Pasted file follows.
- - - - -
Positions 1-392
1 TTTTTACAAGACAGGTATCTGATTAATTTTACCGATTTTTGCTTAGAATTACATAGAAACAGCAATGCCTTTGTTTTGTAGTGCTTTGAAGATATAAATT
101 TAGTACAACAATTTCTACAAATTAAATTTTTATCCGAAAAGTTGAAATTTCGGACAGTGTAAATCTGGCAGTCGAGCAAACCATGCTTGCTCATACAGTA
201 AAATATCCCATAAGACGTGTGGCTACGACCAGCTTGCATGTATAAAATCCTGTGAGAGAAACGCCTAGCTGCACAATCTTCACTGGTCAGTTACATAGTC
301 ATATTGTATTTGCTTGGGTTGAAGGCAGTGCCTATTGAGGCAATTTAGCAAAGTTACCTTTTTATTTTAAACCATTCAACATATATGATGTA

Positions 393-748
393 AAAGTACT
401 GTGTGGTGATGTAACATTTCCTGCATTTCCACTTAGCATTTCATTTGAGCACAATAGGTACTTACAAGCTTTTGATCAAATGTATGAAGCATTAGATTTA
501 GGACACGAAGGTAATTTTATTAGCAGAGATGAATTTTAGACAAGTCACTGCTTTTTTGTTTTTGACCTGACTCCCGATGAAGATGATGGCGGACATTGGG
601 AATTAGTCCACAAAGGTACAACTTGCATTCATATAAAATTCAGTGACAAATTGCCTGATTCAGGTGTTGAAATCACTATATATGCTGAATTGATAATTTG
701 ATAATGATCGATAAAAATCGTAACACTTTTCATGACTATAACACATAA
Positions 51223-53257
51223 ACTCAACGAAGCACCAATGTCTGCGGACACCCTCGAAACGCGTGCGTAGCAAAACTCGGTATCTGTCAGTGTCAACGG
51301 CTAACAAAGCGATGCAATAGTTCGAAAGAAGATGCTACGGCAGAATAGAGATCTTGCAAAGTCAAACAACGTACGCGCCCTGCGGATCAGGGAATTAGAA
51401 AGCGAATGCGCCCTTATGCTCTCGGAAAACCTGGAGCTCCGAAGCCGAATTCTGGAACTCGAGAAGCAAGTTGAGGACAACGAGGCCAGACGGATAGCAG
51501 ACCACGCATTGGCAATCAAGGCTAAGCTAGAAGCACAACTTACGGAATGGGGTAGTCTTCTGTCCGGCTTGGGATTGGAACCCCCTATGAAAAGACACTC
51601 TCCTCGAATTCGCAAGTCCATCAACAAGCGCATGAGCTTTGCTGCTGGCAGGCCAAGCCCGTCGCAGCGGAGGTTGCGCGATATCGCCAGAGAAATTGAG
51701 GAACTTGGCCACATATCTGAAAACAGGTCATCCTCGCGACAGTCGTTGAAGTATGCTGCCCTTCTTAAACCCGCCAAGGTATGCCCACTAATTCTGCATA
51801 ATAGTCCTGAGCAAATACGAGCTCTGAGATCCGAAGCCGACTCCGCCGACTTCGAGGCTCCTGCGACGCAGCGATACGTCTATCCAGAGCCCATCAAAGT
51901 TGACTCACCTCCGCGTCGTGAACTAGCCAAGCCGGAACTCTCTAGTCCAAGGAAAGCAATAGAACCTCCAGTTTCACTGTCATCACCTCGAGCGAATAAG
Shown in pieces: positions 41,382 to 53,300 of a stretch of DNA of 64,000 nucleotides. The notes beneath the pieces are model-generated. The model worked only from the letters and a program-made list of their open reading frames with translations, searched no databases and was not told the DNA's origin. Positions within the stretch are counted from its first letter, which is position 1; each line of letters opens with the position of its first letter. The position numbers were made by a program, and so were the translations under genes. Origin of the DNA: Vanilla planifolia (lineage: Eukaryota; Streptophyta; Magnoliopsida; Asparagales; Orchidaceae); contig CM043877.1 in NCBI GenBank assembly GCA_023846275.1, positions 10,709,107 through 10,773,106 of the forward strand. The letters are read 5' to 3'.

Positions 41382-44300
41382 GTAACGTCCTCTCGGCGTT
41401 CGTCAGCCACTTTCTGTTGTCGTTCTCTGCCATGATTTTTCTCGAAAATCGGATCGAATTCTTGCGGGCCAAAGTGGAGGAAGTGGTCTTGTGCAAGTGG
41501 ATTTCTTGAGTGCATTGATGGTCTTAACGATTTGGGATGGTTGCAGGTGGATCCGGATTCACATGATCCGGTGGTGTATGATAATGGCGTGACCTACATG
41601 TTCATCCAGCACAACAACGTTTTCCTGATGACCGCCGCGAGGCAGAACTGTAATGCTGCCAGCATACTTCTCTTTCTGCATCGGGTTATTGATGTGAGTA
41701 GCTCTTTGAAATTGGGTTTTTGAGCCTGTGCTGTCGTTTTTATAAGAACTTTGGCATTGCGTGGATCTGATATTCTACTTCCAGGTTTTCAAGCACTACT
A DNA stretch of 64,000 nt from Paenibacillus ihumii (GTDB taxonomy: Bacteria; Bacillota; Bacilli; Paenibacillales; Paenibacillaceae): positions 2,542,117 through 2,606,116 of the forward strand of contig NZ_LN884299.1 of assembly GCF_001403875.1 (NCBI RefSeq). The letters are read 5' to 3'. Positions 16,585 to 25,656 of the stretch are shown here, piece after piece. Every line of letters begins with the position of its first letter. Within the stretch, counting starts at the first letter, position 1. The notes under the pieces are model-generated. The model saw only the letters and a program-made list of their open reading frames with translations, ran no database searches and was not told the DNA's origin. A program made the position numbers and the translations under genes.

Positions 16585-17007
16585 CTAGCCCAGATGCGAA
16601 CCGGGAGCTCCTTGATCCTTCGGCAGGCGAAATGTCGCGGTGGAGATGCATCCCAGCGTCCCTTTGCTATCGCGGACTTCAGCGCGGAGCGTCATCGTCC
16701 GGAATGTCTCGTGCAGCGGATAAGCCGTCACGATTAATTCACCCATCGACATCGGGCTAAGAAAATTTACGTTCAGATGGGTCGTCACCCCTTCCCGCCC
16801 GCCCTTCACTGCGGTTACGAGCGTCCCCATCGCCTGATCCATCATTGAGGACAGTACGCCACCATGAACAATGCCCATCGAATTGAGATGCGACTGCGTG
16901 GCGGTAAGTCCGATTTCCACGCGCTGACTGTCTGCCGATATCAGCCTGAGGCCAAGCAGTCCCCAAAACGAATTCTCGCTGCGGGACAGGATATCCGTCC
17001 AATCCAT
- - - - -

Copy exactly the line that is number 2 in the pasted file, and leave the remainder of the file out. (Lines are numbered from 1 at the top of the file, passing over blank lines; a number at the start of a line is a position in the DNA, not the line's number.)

1 TTTTTACAAGACAGGTATCTGATTAATTTTACCGATTTTTGCTTAGAATTACATAGAAACAGCAATGCCTTTGTTTTGTAGTGCTTTGAAGATATAAATT